A Nova Scotian was sentenced in Greene County Circuit Court to 60 years in prison on Tuesday, April 20, for soliciting a minor in 2020. All but 13 years 4 months was suspended pending good behavior and supervised probation indefinitely.
Patrick Adam Lawrence, 62, was arrested last June at the Canadian border after an investigation by the Greene County Sheriff’s Office Internet Crimes Against Children unit. He was charged with two counts of proposing a sexual act via a computer with a minor under 14 years old with the offender being more than 7 years older—felonies that require a 10-year minimum each. He was also charged with three counts of proposing a sexual act via a computer with a minor under 15 years old, which is a Class 5 felony. He was also charged with five counts of indecent liberties with a child, Class 5 felonies.
Lawrence’s attorney, Thomas Wilson, told the court that while two of the charges required 10-year mandatory sentences each, Virginia statute did not prohibit them from being served concurrently. Additionally, Wilson noted the advertisement Lawrence saw said the person he’d be speaking to was 18 years old.
“Mr. Lawrence and the victim (Inv. Jason Tooley) did not in person. There was no definite plan to meet. The victim requested it by phone … Lawrence came up with a reason not to,” Wilson said.
Greene County Commonwealth’s Attorney Edwin Consolvo told the court that while the initial ad said the female was 18 years old; in conversations with Lawrence she told him she was 14 years old.
“These laws exist for a reason,” Consolvo said. “Social media is so ubiquitous and has become almost the Wild West if you will. Our children are in extreme risk in certain areas where predators are able to access them … to begin conversations, begin grooming them.”
Consolvo noted that while Lawrence was actually speaking to law enforcement and not to a minor, he did not know that.
“In this case we’re fortunate that Mr. Lawrence wasn’t talking to a minor,” Consolvo said. “He has not had prior criminal history but that doesn’t negate the fact that he was speaking to someone he thought was a child for his own” prurient interests.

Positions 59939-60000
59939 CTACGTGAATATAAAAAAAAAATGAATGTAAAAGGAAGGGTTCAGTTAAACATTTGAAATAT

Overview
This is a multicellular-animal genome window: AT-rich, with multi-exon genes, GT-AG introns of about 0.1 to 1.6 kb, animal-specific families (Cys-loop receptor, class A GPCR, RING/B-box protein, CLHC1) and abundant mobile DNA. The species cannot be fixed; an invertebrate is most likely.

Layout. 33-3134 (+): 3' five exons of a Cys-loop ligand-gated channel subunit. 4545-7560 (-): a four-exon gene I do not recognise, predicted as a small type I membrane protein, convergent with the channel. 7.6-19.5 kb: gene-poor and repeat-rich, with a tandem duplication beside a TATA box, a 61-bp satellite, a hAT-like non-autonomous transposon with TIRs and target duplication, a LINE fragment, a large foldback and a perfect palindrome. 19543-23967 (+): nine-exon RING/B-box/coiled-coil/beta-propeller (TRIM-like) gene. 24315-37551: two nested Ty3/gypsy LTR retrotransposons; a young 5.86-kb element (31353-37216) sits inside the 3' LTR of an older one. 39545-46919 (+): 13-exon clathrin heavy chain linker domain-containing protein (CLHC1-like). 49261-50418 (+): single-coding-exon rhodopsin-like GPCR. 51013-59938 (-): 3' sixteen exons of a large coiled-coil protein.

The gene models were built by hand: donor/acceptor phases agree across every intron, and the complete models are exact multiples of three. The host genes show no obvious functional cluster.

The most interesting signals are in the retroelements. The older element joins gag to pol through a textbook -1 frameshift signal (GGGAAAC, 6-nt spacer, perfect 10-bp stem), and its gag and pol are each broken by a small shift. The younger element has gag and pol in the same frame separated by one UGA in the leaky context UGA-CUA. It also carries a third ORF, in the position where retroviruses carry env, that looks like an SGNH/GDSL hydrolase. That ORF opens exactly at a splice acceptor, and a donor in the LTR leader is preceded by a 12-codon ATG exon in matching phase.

Wilson told the judge that Lawrence wasn’t actively searching out a minor when he saw the advertisement.
“He never came at any point to see the victim,” he said. “If he really wanted to come see her he could have but he didn’t.”
Lawrence was a long-haul truck driver who spoke with the victim for a month as he traveled around the United States.
“I made a terrible mistake,” Lawrence told Judge Claude Worrell Jr. “It was an act of supreme stupidity. I hurt a lot of people … worst of all I hurt my girlfriend of over 10 years. I don’t know what I can do to make any of this up. I made a stupid mistake and am always going to be sorry.”
Judge Worrell asked if Lawrence had anywhere in the United States he could stay after his time in prison for the supervised probation mandate, but Lawrence said he did not and that he hoped to go back to Canada.
Judge Worrell said he did not have an issue with Lawrence moving back to Canada after serving his time if it could be worked out through the justice system at that time.
The Greene County Sheriff’s Office Internet Crimes Against Children unit is part of the Southern Virginia Internet Crimes Against Children Task Force and urges parents to be involved in what their children are doing on the computer at all times. For information regarding internet safety tips, visit www.sovaicac.org.